I am interested in exploring language processing in the human brain, especially the subtle intricacies involved in the pragmatic use of language. I did my Ph.D. at the School of Cognitive Science, Jadavpur University, India. I have used behavioral methods to study the metaphor comprehension ability of patients with focal brain lesions and schizophrenia. I received a Fulbright award to work at Penn to investigate the comprehension of metaphorical and ironic meanings of sentences in patients with focal brain lesions.
Franziska Hartung
Ph.D.

Franziska Hartung

Postdoctoral Fellow
Personal Website
fhartung[AT]mail.med.upenn.edu

My research is on how our brains create semantically rich representations in natural language comprehension. During my Ph.D. at the Max Planck Institute for Psycholinguistics and the Donders Institute for Brain, Cognition, and Behaviour in the Netherlands, I investigated the role of perspective for mental models of events and situations when people read fiction. Here at Penn, I want to extend my research on narrative comprehension by investigating differences between literal and figurative meanings. Next to behavioral and neuroimaging experiments, I plan to work with patient groups and brain stimulation. Other than research, I do a lot of sports like boxing and calisthenics and I love cooking and trying out new things.
Erin Conrad
M.D.

Erin Conrad

Neurology Resident
erin.conrad[AT]uphs.upenn.edu

I am interested in ethical decision making and finding out what factors influence our understanding of ethical questions. I completed an M.A. in Philosophy, Politics, and Economics of Health at University College London, where I studied the ethics of research on large groups as well as the ethics of conscientious objection in medicine. I then completed my M.D. at University of Michigan. I am now a neurology resident at Penn.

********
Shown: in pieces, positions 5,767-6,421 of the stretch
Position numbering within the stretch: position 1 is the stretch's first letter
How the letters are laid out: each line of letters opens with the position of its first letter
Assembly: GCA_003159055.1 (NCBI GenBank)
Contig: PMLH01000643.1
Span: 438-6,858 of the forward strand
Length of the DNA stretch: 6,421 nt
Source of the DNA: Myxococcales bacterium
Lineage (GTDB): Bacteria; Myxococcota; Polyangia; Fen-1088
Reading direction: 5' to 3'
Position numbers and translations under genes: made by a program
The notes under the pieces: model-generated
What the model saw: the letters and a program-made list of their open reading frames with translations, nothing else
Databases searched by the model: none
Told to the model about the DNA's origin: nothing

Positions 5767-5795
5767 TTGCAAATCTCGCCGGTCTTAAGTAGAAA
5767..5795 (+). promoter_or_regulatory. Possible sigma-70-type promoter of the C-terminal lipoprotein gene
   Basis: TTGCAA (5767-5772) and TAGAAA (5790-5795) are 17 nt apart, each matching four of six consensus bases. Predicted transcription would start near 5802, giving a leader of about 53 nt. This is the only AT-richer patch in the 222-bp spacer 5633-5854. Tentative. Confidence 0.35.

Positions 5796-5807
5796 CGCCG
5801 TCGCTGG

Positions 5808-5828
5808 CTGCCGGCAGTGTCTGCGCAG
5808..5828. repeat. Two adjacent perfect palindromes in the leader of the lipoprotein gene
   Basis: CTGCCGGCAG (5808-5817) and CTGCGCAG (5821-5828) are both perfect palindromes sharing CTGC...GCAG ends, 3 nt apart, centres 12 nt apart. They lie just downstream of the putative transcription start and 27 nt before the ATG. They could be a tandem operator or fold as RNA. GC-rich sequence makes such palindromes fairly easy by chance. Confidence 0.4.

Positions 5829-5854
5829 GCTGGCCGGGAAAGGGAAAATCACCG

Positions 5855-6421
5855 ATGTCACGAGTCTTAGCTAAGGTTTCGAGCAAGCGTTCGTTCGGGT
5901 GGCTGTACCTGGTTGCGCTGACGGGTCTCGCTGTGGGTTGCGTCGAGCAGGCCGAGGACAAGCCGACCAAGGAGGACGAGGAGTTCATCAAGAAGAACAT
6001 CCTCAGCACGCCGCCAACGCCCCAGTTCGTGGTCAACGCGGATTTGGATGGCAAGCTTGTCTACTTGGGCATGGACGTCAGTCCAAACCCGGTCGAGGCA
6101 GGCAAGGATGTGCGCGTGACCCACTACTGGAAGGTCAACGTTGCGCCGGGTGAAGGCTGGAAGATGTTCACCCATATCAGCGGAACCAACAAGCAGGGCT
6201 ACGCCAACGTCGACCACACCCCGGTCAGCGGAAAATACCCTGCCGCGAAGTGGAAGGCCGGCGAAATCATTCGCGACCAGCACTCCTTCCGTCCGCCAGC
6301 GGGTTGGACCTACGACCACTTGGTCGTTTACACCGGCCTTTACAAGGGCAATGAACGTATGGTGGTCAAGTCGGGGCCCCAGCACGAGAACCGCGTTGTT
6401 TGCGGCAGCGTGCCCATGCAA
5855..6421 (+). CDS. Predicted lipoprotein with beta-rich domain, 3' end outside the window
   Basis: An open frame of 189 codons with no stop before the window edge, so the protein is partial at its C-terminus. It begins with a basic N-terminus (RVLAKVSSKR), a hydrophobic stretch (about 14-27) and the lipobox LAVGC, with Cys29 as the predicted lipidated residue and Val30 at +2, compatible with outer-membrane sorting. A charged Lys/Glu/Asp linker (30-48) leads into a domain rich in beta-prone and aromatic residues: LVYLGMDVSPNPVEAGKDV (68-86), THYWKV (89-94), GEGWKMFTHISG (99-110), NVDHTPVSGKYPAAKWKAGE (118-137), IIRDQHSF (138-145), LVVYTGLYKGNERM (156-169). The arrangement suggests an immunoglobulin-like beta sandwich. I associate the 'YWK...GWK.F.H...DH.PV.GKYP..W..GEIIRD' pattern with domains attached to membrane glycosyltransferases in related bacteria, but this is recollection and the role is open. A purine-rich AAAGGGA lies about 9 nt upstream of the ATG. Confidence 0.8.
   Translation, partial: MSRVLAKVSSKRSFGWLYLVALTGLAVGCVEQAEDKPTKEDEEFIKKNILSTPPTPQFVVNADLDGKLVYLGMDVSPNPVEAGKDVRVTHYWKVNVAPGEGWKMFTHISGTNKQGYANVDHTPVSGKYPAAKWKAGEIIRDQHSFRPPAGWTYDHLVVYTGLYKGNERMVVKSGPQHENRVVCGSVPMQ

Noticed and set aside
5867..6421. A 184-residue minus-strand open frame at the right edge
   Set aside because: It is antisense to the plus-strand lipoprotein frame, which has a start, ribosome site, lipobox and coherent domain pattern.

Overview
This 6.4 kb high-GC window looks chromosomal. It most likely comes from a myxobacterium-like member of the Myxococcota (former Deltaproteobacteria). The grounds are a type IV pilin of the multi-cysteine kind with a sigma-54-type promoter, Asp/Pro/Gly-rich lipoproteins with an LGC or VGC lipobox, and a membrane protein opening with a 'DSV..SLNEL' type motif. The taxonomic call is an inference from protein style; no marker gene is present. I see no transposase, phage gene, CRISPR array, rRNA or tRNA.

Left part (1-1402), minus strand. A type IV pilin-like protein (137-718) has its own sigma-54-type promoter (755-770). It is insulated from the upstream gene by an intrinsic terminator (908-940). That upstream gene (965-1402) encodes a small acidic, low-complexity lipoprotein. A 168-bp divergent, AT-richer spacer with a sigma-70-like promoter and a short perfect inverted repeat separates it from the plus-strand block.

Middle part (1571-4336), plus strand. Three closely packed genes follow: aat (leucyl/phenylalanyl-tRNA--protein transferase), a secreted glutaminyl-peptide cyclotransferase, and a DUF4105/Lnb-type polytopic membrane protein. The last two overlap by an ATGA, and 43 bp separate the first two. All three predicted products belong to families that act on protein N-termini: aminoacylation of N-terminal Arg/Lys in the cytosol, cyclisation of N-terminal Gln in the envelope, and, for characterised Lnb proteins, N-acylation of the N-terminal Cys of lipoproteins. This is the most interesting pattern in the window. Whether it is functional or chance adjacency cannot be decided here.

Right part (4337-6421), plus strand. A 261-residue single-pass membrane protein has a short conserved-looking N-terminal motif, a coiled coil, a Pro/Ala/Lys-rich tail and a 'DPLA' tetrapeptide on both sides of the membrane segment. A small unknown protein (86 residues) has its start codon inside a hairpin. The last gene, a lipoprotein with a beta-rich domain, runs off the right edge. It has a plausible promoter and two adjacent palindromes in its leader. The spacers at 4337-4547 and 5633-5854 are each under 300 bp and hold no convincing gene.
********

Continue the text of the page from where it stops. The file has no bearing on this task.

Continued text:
Student Researchers
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Daniel Badgio

Daniel Badgio

Post Baccalaureate Student

I graduated from St. John's College (Annapolis) where I studied the Liberal Arts by reading and discussing classic and canonical works. Currently at Penn I am taking courses and hoping to gain research experience in preparation for graduate school in neuroscience. Some of my interests that I'd like to pursue are in the domains of quantitative thinking, intuition, mathematical modelling of the brain, philosophy of neuroscience, and phenomenology.

Visiting Researchers
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Ting Fung Ho

Ting Ho

Doctoral Candidate
tingho[AT]sas.upenn.edu

I am a Ph.D. candidate from University of Pennsylvania Department of Philosophy. My research focuses on the nature of human experience, and how cognitive neuroscience sheds light on this issue. Topics that I am working on include how we should understand the transition from perceptual experience to perceptual judgment and whether we can perceptually experience aesthetic properties.
Alex Coburn

Alex Coburn

Doctoral Candidate
alexcoburn11[AT]gmail.com

I’m a second year doctoral student in the Department of Architecture at Cambridge University. My research explores how architectural design impacts psychological health, with a particular focus on evaluating the potential cognitive and emotional benefits of biophilic, or nature-like, built environments. As a visiting researcher at Penn, I plan to undertake a series of experiments measuring acute neuropsychological responses to architecture and to investigate the pathways by which external environmental features might influence internal psychological experiences. In my free time, I enjoy hiking, playing soccer, and exploring new places.
Miriam Rosen

Miriam Rosen

Medical Student
miriamerosen[AT]gmail.com

My research interests lie primarily in the intersection between medicine and art. I completed my B.A. in Art History and Visual Arts at Columbia University. I then spent a year in Berlin as a DAAD scholar at the Bild Wissen Gestaltung Interdisciplinary Laboratory at Humboldt University. While there, I worked on a project aimed to create a virtual database of facial expressions. I matriculated at the University of Pittsburgh Medical School in August 2016, and I have since taken time off to do research that examines implicit bias with respect to facial disfigurement. I am constantly exploring the intersection between medicine, neuroscience, psychology, art, and literature.
Vicente Estrada-Gonzalez

Vicente Estrada

Graduate Student
contact[AT]vicenteestrada.com

I am interested in how preference for artworks is mediated by their level of complexity, which can be characterized by statistical measures. I am a second year master student in Cognitive Science at Universidad Autónoma del Estado de México. I graduated from Universidad Nacional Autónoma de México, where I received a B.Sc. in Psychology with a focus in Neuroscience. At Penn, I plan to do some experiments evaluating how statistical features of artworks can be used to predict aesthetic judgments.